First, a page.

“America’s problem isn’t too much religion, or too little of it. It’s bad religion.” So opines New York Times columnist Ross Douthat in his new book Bad Religion, which in my humble opinion is the best read of 2012 thus far.
Douthat advances a compelling thesis that challenges both “liberal” and “conservative” views of cultural malaise. He asserts that America has been overrun with heretical versions of Christianity, and that these subtly influential heresies – not traditional, orthodox Christianity –have weakened our cultural heritage. From the Preface:
[There are] two… popular explanations for America’s current predicament – one offered by the Christian right, and the other by the secular left. The [right] holds that Americans have lost their way because they’ve fallen away from the faith of their fathers… Their prescription, from the 1970s to the present day, has been a religious counterrevolution, aimed at restoring faith to its rightful place at the center of American culture… [By contrast, the left insists] that the United States is in decline because it’s excessively religious… [But] both sides have embraced a wildly simplified version of our culture… Today’s United States needs to be recognized for what it really is: not a Christian country, but a nation of heretics.
Douthat’s thesis obviously should provoke interest from orthodox Christians who are used to being co-opted into the culture war (by the right) or else blamed for it (by the left). Apart from the book’s content, there are two reasons it is an important tome for evangelicals. First, Douthat is a respected New York Times columnist, which means his arguments will likely gain a hearing from skeptics. Indeed, the reception he’s received from critics like Bill Maher – and his winsome affability in such contexts – suggests that he’s found a voice in the broader cultural dialogue. Your agnostic friends may not consider James Dobson or Chuck Colson to be credible sources, but they’ll likely lend Douthat a more favorable ear. Second, he’s a conservative Roman Catholic, which means he’s writing from outside our “tribe” (evangelicalism) but from within our broader family (the historic Christian tradition). His keen assessments of our strengths and weaknesses are both pleasant and challenging. And readers who have met only go-through-the-motions, Christmas-and-Easter Catholics will be surprised (perhaps even confounded) by Douthat’s intellectual and spiritual vitality.
Bad Religion is part history lesson, part sociological analysis, and part apologetic – and it excels in all three categories. The first section of the book reviews the history of American Christianity in the twentieth century. As a journalist, Douthat excels in his ability to offer both substance and summary. Readers who engage these three chapters will have a grasp of contemporary church history that exceeds the average seminary student’s. It’s all there – fundamentalism vs. modernism, Vatican II, liberation theology, civil rights, Barth and Niebuhr and Billy Graham and Francis Schaeffer, Moral Majority and Humanae Vitae – and yet it’s there in a clear, concise, accessible package. Reading these chapters is one of the best investments thoughtful Christians can make to understand their own history and comprehend the massive religio-cultural shifts of recent years.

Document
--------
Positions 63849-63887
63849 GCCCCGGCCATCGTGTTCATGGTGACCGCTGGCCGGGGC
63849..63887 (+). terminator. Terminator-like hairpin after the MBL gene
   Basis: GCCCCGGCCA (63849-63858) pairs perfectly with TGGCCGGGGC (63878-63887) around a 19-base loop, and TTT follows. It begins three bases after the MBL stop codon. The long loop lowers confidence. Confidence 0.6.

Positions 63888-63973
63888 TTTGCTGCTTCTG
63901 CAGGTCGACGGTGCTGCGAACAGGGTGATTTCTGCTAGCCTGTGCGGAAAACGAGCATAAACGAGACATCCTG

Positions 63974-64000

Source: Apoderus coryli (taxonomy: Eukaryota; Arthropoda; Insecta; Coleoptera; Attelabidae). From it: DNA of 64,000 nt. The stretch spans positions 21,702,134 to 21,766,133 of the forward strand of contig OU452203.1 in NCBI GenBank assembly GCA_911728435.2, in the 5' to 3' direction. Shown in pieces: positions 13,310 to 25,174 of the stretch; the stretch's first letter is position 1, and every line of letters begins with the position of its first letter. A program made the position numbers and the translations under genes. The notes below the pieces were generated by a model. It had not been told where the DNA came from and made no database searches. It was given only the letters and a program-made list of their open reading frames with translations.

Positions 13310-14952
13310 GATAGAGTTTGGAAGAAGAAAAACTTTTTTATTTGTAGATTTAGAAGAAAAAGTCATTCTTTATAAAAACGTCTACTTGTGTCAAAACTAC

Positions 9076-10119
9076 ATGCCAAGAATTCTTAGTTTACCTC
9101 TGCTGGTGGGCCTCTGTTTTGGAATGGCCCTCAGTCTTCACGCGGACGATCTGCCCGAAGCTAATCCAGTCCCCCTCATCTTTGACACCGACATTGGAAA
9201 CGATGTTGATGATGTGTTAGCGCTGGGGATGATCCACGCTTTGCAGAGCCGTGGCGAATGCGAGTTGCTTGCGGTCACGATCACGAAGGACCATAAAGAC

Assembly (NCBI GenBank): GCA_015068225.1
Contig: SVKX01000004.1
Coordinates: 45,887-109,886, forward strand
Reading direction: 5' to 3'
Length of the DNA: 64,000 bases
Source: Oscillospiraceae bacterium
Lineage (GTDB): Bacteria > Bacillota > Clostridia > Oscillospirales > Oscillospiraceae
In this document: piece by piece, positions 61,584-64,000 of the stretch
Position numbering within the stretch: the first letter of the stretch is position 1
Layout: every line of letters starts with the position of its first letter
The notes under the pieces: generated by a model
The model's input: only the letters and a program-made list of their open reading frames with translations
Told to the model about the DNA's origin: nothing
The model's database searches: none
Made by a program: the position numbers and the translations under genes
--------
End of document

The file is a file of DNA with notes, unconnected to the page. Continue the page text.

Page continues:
The second section of the book is devoted to heresy – specifically, three pseudo-Christianities that dominate our cultural landscape: the prosperity gospel of Joel Osteen, the “God within” theology of Elizabeth Gilbert and Oprah Winfrey, and the “God-Bless-the-USA” nationalism of Glenn Beck. Douthat is at his best here, grounding his analysis in solid facts and showing how these heresies often masquerade as heirs to the historic Christian faith. Though his critiques are often theological, his broader concern is cultural: “All of [these heresies] exert a profound, and often profoundly negative, influence on our American society – on our intellectuals and our popular culture, our bedrooms and our boardrooms, the Democratic left and the Republican right alike.” By showing how bad religion affects our entire society in a negative way, Douthat hopes that his work will be “compelling even to readers who are unconvinced that Jesus of Nazareth was resurrected from the dead.”
The final chapter is an apologetic for the recovery of Christianity. Douthat’s prescriptions here, though not novel, will encourage orthodox Christians to persist in seeking theological, personal, and social renewal. “To hope for revival is every believer’s obligation,” writes Douthat, and “a more robust and rigorous American Christianity is something that even nonbelievers should consider hoping for as well.” He points to Tim Keller and Doug Wilson as two intellectually vibrant Christian leaders who inspire hope for such a revival, and he speaks positively of “a robust Calvinism” that is ecumenical yet confessional.
The book isn’t flawless: astute readers may disagree with some of Douthat’s assessments, and historians may lament his over-simplified categorizations. But it’s still the strongest book of the year thus far. Equipping Christians to interact thoughtfully with culture is one of the most pressing issues of discipleship and mission in our day. And a well-written book that helps Christians understand their history, think critically about modern heresy, and defend the faith in a skeptical world is a welcome tool.
Get Bad Religion. You won’t be disappointed.